A shaky camera peers into the keyhole of a door. The rolling point of view touches upon a desk of papers and pauses at scrapbook. A series of photos flip past and settles upon Mandy Moore staring at the floor against a black background. The photos flip to Moore, wearing a maroon dress against the black background.
Moore, in a tank top and pants, walks next to a bus at the station. Across from her, another bus runs. The camera curves as she looks over her shoulder. In the city, the bus enters the road.
Slabs of hand drawn flower bushes and homes roll upwards as she continues to walk. She touches her heart and the neighborhood becomes real. In the evening, a crimson light covers her face for a moment on the roof. As she gazes over her shoulder, a star steaks across the sky.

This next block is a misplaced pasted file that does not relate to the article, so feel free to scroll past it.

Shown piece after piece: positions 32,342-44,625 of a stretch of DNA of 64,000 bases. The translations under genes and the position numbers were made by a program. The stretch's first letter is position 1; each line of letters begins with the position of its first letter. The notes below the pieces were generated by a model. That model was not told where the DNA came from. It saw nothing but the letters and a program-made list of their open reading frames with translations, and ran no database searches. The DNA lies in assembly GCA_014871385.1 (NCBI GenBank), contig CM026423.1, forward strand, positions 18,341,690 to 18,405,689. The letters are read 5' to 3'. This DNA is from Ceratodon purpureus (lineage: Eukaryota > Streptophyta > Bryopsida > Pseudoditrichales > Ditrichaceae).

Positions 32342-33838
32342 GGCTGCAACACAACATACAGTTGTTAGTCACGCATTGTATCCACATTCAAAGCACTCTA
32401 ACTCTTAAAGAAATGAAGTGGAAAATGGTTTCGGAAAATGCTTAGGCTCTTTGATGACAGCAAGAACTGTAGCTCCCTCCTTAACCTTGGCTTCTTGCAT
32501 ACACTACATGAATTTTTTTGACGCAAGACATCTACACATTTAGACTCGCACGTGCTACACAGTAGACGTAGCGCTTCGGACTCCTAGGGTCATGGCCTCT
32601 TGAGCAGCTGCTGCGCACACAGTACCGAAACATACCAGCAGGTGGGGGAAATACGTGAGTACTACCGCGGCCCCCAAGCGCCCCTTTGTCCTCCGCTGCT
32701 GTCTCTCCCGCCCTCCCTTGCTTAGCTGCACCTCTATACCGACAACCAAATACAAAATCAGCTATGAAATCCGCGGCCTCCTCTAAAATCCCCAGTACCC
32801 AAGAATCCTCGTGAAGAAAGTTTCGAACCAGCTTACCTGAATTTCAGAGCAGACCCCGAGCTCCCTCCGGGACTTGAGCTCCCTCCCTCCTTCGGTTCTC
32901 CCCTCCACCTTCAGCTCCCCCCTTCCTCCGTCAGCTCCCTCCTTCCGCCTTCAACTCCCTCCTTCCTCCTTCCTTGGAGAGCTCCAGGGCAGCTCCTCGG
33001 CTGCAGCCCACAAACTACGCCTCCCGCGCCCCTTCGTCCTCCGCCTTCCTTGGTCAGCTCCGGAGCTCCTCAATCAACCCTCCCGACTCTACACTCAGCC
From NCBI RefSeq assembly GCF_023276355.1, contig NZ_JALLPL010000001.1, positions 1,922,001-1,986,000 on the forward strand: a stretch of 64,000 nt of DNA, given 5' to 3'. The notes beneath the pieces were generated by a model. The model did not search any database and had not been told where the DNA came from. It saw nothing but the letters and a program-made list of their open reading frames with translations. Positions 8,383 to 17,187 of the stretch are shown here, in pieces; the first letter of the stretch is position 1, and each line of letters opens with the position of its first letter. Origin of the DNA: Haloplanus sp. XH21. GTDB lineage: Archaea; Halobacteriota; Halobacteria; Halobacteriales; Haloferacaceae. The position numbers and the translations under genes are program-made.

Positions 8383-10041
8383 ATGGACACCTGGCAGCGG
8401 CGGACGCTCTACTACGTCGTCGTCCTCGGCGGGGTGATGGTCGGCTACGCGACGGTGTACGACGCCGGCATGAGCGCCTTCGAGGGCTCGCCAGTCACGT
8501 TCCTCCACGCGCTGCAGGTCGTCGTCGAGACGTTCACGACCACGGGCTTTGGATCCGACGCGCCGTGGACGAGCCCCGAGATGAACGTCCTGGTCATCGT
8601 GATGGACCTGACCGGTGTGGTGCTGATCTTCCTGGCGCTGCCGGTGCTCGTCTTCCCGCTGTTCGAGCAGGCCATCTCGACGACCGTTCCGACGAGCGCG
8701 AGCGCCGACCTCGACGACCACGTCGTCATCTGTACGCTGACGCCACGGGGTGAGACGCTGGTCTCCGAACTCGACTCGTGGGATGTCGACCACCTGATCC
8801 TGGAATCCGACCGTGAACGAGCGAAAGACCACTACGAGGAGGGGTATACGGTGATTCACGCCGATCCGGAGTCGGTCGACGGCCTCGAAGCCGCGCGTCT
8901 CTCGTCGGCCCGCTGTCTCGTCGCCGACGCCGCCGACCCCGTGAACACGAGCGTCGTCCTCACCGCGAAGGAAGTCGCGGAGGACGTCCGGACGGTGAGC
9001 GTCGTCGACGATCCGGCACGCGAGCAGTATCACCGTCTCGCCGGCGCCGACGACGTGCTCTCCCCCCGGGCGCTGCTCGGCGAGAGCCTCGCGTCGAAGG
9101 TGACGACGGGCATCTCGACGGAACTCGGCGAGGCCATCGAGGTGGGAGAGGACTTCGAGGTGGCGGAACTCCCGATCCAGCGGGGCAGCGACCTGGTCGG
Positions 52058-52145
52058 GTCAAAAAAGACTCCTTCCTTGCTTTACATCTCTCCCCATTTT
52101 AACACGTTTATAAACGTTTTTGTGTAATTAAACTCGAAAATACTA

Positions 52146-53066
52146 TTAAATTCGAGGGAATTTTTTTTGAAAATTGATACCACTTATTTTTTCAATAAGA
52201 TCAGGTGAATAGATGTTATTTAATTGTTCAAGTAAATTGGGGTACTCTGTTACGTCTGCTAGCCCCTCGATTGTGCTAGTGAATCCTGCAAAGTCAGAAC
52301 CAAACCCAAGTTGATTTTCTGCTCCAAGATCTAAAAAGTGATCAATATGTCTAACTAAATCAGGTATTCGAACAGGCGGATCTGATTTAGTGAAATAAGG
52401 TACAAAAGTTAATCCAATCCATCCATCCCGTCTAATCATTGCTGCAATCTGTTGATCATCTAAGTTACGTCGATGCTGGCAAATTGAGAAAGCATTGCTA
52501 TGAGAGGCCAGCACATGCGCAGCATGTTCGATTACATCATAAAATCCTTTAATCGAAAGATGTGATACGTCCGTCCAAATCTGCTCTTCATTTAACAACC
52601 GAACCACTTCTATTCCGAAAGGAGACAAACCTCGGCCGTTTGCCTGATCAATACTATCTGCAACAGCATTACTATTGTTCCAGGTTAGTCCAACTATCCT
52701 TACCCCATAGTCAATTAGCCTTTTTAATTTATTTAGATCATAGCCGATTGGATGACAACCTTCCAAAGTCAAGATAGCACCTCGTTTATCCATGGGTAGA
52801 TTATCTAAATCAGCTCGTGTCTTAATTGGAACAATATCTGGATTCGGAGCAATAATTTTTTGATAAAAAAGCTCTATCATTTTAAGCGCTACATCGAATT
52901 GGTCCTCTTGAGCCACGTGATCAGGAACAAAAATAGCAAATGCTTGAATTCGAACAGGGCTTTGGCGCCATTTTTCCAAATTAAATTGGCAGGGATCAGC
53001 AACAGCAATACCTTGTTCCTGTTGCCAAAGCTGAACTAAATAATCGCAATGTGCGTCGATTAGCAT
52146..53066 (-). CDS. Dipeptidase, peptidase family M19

The photos flip again. She folds her hands, cornered by office buildings on each side of her. Lasers flash by her as she stands in the hand drawn city again. A makeup-free Moore smiles to herself as a hand drawn building rotates behind her.
Photos flip from a scrapbook out of focus, scattering onto the family room floor, blurring the animation of Mandy Moore’s movements. There’s a brief glimpse of maroon on her dress. However, the photos are likely from the trashed pile, given she is scowling and standoffish in nearly every one.
With the zoom on at least 95% on her head, it obscures the details, pushing the houses and buses inward. Walking down the suburban street, she is an unearthly giant, hellbent on taking over. As though on a conveyor belt, a hand drawn set rolls upwards and then quickly turns to darkness. Other than a peace sign, which can be seen for a split second in a separate scene, a whole department’s months of work, which likely involved corrections and approvals, goes by unnoticed.
Director: Christopher Mills Year: 2003
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